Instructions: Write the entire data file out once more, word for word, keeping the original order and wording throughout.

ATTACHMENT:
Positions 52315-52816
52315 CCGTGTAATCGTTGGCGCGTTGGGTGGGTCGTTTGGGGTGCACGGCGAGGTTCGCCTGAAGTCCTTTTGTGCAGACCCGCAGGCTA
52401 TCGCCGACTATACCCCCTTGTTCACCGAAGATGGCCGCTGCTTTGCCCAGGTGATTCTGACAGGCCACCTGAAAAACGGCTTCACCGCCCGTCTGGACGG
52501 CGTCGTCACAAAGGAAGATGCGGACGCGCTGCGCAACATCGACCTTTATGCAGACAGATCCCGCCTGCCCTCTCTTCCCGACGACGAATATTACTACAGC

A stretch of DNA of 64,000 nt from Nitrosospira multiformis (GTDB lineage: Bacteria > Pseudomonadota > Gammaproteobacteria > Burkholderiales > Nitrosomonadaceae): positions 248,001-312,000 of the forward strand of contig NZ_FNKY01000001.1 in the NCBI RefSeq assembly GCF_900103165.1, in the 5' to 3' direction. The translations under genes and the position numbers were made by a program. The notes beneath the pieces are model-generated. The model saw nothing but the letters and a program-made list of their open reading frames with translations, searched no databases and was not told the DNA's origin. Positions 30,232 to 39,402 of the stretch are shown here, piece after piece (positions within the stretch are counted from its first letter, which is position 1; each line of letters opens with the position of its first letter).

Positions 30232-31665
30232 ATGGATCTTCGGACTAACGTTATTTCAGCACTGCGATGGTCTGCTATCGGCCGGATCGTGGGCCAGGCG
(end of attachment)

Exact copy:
Positions 52315-52816
52315 CCGTGTAATCGTTGGCGCGTTGGGTGGGTCGTTTGGGGTGCACGGCGAGGTTCGCCTGAAGTCCTTTTGTGCAGACCCGCAGGCTA
52401 TCGCCGACTATACCCCCTTGTTCACCGAAGATGGCCGCTGCTTTGCCCAGGTGATTCTGACAGGCCACCTGAAAAACGGCTTCACCGCCCGTCTGGACGG
52501 CGTCGTCACAAAGGAAGATGCGGACGCGCTGCGCAACATCGACCTTTATGCAGACAGATCCCGCCTGCCCTCTCTTCCCGACGACGAATATTACTACAGC

A stretch of DNA of 64,000 nt from Nitrosospira multiformis (GTDB lineage: Bacteria > Pseudomonadota > Gammaproteobacteria > Burkholderiales > Nitrosomonadaceae): positions 248,001-312,000 of the forward strand of contig NZ_FNKY01000001.1 in the NCBI RefSeq assembly GCF_900103165.1, in the 5' to 3' direction. The translations under genes and the position numbers were made by a program. The notes beneath the pieces are model-generated. The model saw nothing but the letters and a program-made list of their open reading frames with translations, searched no databases and was not told the DNA's origin. Positions 30,232 to 39,402 of the stretch are shown here, piece after piece (positions within the stretch are counted from its first letter, which is position 1; each line of letters opens with the position of its first letter).

Positions 30232-31665
30232 ATGGATCTTCGGACTAACGTTATTTCAGCACTGCGATGGTCTGCTATCGGCCGGATCGTGGGCCAGGCG